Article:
Growing up in Adelaide, Sarah Snook won a drama scholarship to the city’s prestigious school Scotch College. “It had a really good performing arts program there. Strangely enough, my drama teacher there, who was excellent and a great inspiration, he wanted to put on Joan of Arc whilst I was there, for me to play Joan,” says Snook. “It never eventuated but he’d always be like ‘you should play Joan at some point’, and I was like ‘yeah, maybe I will’, so it’s nice coming full circle like that. I wanted to email him and tell him it’s on.”
Sarah Snook as Saint Joan. Photo © Rene Vaile
Snook is about to star in George Bernard Shaw’s Saint Joan for Sydney Theatre Company, directed by Imara Savage. Telling the story of the 15th century French military figure, who was only 19 when she was burned at the stake, Shaw’s play premiered on Broadway in 1923, three years after Joan of Arc was canonised by the Roman Catholic Church, before arriving in London the following year.
Snook has gathered a head of steam since graduating from NIDA in 2008. She has played lead roles on television in The Beautiful Lie and The Secret River. On film, she starred in Predestination with Ethan Hawke, and has also appeared in Steve Jobs and The Dressmaker among others. In 2016, she starred on stage at London’s Old Vic in The Master Builder with Ralph Fiennes.
She has just finished making the first season of a US drama television series called Succession, about a dysfunctional American global-media family, and she is looking forward to getting back into the theatre. “It’s a different set of muscles and something I always miss and want to come back to,” she says.
Snook speaks to Limelight just before rehearsals begin but she has already done a lot of research outside the rehearsal room. “I like to hit the ground running as much as possible rather than from a standing still position, especially for a character like this,” she says.
“I always start with the play, but I’ve been reading a couple of books about her by historians – one that’s focused more on the human side of her, called Joan of Arc by Helen Castor, and another book that focuses more on the historical context. Because I was in England recently [with Succession] and so close to France, I thought I’d just nip over quickly to Rouen where she was tried and burnt at the stake. I saw the tower she threw herself out of, and saw the square and the spot where she was burnt, and there’s an amazing museum there. It’s fascinating to see that the town still commemorates her. It really brings home that she was a real girl, a 19-year old girl, who did amazing things – and half a century later plus, we’re still talking about her,” says Snook.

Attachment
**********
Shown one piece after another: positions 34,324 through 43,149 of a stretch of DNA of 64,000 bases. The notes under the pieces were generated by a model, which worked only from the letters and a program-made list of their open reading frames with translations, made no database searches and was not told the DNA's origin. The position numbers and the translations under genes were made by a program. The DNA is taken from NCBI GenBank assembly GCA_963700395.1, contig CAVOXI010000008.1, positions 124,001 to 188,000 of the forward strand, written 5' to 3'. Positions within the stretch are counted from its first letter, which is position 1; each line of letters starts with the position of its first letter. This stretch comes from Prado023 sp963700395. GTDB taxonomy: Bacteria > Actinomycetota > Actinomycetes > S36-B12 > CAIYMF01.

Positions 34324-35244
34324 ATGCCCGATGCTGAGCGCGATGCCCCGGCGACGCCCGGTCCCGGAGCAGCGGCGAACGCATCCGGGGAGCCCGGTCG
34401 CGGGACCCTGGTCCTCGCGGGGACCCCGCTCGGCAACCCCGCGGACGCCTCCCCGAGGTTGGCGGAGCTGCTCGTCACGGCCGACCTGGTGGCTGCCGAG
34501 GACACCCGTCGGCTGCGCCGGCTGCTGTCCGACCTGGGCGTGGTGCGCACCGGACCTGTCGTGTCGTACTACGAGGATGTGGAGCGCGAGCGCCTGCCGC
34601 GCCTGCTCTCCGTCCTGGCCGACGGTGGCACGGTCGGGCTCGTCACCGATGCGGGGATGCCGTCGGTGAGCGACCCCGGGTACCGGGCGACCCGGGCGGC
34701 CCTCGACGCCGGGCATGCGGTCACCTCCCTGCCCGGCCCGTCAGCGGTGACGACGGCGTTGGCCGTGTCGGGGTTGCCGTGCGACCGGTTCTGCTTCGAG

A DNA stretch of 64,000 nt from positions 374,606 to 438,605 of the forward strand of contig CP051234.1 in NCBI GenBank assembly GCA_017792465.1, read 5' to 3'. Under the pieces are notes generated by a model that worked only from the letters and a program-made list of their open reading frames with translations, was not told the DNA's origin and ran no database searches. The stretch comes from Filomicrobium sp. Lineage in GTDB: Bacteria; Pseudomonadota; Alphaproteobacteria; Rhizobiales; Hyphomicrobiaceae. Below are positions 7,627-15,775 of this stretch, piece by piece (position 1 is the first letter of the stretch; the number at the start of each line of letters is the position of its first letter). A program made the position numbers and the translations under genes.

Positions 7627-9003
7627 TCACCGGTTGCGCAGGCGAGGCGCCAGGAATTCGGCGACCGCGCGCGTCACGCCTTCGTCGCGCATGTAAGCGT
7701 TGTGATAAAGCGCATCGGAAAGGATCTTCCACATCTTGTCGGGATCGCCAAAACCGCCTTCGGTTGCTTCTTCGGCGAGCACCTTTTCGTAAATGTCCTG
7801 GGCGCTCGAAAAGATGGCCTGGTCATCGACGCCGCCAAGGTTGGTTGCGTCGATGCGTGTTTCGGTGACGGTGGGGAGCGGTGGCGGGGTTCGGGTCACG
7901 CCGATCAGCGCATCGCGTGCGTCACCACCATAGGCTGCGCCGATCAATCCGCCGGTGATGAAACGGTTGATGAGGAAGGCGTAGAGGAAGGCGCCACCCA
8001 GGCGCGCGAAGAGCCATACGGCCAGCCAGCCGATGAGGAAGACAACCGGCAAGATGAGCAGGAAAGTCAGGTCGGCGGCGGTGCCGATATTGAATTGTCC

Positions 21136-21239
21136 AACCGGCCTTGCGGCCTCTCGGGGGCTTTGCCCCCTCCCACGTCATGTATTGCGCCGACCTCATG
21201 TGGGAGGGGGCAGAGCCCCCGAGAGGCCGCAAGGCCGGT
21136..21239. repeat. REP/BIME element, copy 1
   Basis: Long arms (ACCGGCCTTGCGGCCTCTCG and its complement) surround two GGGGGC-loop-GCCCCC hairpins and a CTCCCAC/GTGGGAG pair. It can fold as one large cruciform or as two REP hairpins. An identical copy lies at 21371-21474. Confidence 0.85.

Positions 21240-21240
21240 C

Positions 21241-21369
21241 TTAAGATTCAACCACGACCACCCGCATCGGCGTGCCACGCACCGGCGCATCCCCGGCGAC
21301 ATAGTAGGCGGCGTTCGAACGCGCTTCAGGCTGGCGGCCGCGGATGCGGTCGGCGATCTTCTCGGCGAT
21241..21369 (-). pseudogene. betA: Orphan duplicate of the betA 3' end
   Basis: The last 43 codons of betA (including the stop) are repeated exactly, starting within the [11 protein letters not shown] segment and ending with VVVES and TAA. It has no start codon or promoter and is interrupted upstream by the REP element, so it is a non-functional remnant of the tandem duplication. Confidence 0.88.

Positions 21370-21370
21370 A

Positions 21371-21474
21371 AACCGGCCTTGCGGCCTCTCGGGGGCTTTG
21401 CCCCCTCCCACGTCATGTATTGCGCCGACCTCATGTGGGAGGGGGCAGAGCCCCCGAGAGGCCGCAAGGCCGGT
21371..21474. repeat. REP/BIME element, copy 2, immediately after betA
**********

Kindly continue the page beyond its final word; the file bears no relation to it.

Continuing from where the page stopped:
“It’s fascinating for me in the research I’ve been doing [that] she is shaped by generations that rediscover her. You find her as a very demure figure in some places and then a Viking-like figure in others.” Shaw based his version on the substantial records of her trial. “But today, she’s maybe like someone from Pussy Riot or Emma González from the Parkland shooting – young people who stand up for what they believe in,” says Snook.
Joan was still a peasant girl when she claimed to hear voices sent to her by God, who wanted her to help the French drive out their English occupiers. “And she behaved in quite a teenaged kind of way – that very impassioned, fight within her, and yet maybe not with the understanding of the bureaucratic nuances around her. She just barrels through,” says Snook. “She never fought, she wielded a sword and banner, but she never killed anyone in the battles. And yet she threw herself blindly on the mercy of God basically, and survived in the battles at least.”
In the play, Joan is the only woman, surrounded by men who are constantly talking about her and how to control her. “They’re terrified of her. And she should be terrified of them, but she’s not which I think is so empowering and interesting,” says Snook.
The fact that Joan of Arc is a religious fundamentalist is certainly timely today. “There’s a higher power and a spiritual side of her that she believes in 100 percent, in a black and white kind of way. And that in some ways is quite inspiring, and, depending on which side you were on, also kind of terrifying, I guess,” says Snook.
“She says in Shaw’s version ‘England for the English, France for the French, God gave us our own languages and countries and didn’t want us to go into another country and speak their language’, which is so anti-globalisation. But in a funny kind of way that makes sense to a teenager who sees things in black and white. But that’s a scary proposition for now if religion is brought into that.”
Saint Joan plays at Sydney’s Roslyn Packer Theatre, June 5 – 30